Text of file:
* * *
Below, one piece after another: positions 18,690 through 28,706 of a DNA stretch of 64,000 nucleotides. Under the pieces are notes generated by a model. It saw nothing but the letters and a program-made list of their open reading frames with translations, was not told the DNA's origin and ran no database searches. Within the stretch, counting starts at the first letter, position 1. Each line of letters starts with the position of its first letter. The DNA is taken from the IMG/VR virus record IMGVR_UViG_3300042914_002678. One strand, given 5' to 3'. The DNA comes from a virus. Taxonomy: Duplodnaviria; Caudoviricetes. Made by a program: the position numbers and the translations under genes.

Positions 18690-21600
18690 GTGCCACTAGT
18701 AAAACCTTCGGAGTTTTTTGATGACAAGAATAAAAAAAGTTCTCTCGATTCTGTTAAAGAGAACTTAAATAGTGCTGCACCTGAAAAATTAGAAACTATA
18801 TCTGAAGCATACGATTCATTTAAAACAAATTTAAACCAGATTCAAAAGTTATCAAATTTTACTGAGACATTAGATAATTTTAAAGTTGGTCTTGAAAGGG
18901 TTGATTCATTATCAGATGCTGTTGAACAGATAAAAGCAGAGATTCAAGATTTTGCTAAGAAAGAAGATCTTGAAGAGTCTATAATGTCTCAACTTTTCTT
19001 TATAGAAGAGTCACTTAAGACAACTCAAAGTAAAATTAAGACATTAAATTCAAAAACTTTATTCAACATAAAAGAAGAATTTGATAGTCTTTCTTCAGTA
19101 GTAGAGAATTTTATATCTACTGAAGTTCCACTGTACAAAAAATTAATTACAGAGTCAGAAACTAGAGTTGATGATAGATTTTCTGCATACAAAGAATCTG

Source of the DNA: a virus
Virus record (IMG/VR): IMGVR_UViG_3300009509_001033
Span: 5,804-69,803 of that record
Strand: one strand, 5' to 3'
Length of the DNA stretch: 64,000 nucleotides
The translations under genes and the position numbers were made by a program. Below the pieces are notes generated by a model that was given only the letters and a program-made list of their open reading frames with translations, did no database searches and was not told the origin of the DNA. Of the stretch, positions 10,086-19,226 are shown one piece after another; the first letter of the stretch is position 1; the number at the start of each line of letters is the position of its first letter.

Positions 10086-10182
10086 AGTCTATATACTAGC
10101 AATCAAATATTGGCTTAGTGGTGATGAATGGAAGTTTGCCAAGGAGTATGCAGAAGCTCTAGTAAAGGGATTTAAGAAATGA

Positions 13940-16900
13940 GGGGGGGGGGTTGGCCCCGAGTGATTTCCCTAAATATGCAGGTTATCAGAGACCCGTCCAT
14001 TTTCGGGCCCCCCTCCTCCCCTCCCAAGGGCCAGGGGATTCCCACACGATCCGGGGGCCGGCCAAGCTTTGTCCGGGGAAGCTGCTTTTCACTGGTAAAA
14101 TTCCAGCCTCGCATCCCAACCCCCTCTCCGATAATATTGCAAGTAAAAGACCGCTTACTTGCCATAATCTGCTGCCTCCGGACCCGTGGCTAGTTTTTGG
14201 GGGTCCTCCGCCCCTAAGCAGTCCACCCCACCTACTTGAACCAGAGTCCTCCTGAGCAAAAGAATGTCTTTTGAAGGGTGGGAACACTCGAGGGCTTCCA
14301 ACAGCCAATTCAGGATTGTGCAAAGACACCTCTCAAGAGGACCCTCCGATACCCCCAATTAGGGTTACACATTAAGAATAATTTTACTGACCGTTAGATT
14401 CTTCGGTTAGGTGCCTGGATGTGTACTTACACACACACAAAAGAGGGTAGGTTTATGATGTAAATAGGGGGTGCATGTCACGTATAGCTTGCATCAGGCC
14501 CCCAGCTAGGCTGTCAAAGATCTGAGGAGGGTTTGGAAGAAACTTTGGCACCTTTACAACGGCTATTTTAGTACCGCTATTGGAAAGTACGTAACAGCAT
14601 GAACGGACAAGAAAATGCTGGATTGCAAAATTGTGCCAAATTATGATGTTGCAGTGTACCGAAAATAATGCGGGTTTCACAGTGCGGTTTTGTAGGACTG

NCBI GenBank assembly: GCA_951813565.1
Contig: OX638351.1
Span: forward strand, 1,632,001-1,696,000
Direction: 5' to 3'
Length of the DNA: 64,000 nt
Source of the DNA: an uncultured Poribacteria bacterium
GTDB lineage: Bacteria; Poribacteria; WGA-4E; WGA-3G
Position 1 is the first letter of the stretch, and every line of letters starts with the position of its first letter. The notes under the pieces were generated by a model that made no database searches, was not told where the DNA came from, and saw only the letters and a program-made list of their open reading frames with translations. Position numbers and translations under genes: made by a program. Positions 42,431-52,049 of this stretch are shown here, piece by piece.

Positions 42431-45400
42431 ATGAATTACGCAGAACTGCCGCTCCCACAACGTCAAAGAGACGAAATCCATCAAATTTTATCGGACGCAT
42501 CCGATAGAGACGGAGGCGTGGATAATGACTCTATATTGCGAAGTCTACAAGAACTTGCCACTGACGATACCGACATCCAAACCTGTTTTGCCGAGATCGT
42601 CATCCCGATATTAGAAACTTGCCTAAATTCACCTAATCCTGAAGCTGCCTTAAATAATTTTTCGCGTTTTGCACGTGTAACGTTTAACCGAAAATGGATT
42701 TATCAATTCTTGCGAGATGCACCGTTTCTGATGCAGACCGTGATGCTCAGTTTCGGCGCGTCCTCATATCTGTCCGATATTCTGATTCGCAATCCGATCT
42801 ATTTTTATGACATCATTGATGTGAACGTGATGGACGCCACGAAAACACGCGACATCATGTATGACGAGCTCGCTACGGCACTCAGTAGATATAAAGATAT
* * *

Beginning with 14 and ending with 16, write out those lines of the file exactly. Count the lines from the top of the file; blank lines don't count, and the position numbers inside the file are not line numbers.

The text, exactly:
The translations under genes and the position numbers were made by a program. Below the pieces are notes generated by a model that was given only the letters and a program-made list of their open reading frames with translations, did no database searches and was not told the origin of the DNA. Of the stretch, positions 10,086-19,226 are shown one piece after another; the first letter of the stretch is position 1; the number at the start of each line of letters is the position of its first letter.

Positions 10086-10182
10086 AGTCTATATACTAGC